EHR Implementation in Critical Access Hospitals: Providence Medical Center's Journey

The implementation of electronic health records proves to be a challenge for most healthcare facilities. EHR implementation results in changes to workflow and requires buy-in from staff and physicians. Smaller facilities, such as critical access hospitals, sometimes have to come up with creative ways to deal with the challenges.

Providence Medical Center in Wayne, Neb., a 25-bed critical access hospital, has successfully completed both the implementation process and stage 1 of meaningful use attestation. Here, Providence's Wendi Dwinell, the Wardclerk supervisor and project manager, and Brittany Peters, business office and medical records discuss how they overcame the challenges of EHR implementation, despite the hospital's small size and fewer resources. They also offer advice to other critical access hospitals that are starting the same process.

Question: What were the most challenging aspects of EHR implementation?

Wendi Dwinell: For our facility just going into electronics was challenging, because many of our staff members weren't familiar with the computer at all. So we started weekly workflow meetings. This helped us be in constant contact with our staff, which is necessary when so many changes are impacting every aspect of workflow. Also, having a super-user is important. A super-user is a staff member who goes through the whole process of implementation and is familiar with the system and can help train other staff members.

Brittany Peters: Workflow changes a lot when you switch to electronics. Also, our physicians found the change challenging. Some of the biggest complaints that we heard from staff members or physicians was "It takes too much time" or "It doesn't work." That usually meant that they just needed more time or training. For individuals who weren't familiar with computers, we started training them on the basics of computer use well before we implemented the EHR. Training is essential for a good foundation.

Q: What challenges did you face due to the small size of your facility?

BP: One of the things that we found a challenge was that because of our smaller size and because we are not a specialty hospital, we had to work harder to figure out how our doctors would be able to effectively use the system. The EHR system is geared toward an inpatient hospital setting. We have big outpatient volume. Also, inpatient documentation is different from outpatient documentation. We adapted the system to an extent to fit with our work processes, but there are some things we still just document on paper.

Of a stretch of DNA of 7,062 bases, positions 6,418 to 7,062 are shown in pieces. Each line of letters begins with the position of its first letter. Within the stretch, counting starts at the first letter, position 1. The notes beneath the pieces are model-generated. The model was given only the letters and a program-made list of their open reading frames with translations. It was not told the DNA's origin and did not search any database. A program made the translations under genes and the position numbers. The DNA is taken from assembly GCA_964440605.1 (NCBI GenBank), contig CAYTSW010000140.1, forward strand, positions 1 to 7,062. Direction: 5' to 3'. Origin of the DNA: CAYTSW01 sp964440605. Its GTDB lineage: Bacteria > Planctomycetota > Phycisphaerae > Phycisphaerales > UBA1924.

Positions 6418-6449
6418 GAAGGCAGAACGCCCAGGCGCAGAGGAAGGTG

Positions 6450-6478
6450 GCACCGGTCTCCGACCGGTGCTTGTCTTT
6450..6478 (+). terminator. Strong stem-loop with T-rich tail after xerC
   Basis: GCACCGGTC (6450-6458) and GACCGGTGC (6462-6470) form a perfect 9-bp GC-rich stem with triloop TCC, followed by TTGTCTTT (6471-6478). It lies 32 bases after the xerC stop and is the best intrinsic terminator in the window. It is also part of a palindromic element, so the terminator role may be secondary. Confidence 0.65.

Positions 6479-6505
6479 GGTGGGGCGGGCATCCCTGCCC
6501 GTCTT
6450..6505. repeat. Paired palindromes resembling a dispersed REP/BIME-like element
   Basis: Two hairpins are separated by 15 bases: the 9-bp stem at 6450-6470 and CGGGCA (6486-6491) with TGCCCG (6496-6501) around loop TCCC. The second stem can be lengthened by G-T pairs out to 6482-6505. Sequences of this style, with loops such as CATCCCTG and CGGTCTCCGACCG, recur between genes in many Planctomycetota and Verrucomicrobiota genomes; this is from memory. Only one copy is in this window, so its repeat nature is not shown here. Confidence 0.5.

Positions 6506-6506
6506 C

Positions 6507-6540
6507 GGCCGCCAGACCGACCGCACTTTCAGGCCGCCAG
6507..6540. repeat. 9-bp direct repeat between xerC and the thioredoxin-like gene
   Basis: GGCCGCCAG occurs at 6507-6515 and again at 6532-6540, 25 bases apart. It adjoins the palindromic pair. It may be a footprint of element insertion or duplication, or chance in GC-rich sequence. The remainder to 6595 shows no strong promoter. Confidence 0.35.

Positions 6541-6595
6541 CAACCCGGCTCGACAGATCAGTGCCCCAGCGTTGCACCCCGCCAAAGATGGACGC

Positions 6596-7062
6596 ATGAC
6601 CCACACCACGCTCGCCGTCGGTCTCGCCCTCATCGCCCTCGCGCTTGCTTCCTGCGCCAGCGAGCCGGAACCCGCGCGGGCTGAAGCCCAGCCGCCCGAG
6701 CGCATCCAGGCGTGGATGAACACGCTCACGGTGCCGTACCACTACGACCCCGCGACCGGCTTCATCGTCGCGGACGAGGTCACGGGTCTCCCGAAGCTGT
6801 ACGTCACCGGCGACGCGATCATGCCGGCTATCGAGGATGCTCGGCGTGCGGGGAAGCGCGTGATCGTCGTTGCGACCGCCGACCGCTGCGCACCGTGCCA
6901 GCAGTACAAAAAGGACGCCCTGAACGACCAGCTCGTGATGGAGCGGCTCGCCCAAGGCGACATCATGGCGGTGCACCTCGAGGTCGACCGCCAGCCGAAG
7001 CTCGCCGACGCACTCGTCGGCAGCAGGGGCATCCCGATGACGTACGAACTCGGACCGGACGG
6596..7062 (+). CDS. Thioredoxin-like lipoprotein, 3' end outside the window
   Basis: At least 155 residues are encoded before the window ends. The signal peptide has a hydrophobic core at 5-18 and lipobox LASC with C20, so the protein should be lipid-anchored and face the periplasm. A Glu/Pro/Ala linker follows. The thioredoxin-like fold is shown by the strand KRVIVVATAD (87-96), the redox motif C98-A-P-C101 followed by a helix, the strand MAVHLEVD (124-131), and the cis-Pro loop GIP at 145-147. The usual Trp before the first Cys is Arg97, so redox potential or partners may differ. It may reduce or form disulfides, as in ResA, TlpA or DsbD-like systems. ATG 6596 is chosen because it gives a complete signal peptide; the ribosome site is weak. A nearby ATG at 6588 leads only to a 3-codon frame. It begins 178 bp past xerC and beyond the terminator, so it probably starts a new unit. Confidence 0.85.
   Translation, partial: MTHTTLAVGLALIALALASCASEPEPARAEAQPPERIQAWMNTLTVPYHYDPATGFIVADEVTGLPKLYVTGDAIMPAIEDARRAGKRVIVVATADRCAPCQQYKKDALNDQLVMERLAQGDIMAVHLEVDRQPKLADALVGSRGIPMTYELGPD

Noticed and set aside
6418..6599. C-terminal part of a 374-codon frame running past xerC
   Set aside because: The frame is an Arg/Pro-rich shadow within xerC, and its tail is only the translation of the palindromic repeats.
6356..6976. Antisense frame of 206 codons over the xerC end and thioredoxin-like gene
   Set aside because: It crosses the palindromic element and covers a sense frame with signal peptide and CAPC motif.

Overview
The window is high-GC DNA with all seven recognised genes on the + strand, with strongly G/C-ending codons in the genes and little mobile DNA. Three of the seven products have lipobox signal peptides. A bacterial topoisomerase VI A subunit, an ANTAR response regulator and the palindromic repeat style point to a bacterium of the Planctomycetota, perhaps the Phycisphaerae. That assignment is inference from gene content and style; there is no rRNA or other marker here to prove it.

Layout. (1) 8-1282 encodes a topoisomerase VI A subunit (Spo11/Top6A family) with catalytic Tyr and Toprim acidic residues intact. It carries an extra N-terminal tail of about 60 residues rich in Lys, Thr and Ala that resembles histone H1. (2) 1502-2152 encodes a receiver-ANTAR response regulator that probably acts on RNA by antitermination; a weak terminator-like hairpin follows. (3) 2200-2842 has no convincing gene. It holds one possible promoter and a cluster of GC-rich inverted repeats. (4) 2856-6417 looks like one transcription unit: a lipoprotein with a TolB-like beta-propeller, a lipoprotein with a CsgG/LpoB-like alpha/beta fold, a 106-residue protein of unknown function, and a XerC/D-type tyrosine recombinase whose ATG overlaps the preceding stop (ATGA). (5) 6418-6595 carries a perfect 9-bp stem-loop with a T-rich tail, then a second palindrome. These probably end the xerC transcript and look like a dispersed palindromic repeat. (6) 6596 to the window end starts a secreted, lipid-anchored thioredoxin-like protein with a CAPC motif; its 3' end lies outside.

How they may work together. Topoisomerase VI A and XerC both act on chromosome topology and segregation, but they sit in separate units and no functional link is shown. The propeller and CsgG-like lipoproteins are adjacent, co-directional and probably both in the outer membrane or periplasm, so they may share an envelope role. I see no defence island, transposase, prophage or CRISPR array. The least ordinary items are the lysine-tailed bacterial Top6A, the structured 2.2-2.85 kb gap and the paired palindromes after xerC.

Q: How did your facility overcome those particular challenges?
BP: We had a core group of staff members who were committed to this. They worked long hours and extra hours and made sure that they were there for the staff if things weren't working. They helped staff members and physicians come up with workarounds when necessary. This core group knew the system inside-out and even helped raise morale.

Q: What advice do you have for critical access hospitals that have yet to begin the process?

BP: I think the key to having a successful go-live is preparing ahead of time. Have your core group be prepared and discuss the questions of workflow. Decide ahead of time what will go on the system and what will stay on paper, that is if you are going to be using a hybrid workflow for a while. Anything that you can do before going live to troubleshoot the "what if" questions is hugely helpful. Talk to staff about the changes that will come up, and discuss possible ways to make things easier on everyone. Another thing critical access hospitals can do is go visit some other facilities [that] are of the same size, and talk to them and see how they handled the issues.
WD: I think as a facility, we did great getting the equipment that we needed to go-live, but the workflow aspect is something that we didn't work on beforehand as much as we should have. But since the implementation, we have had three hospitals that have come here to ask us about the system and how things have changed.

More Articles on EHRs:

U.S. EHR Market to Hit $6B by 2015
HIMSS, IIA Launch First Benchmarking System to Gauge Analytic Maturity
How EHRs Can Measure Patient-Centered Care

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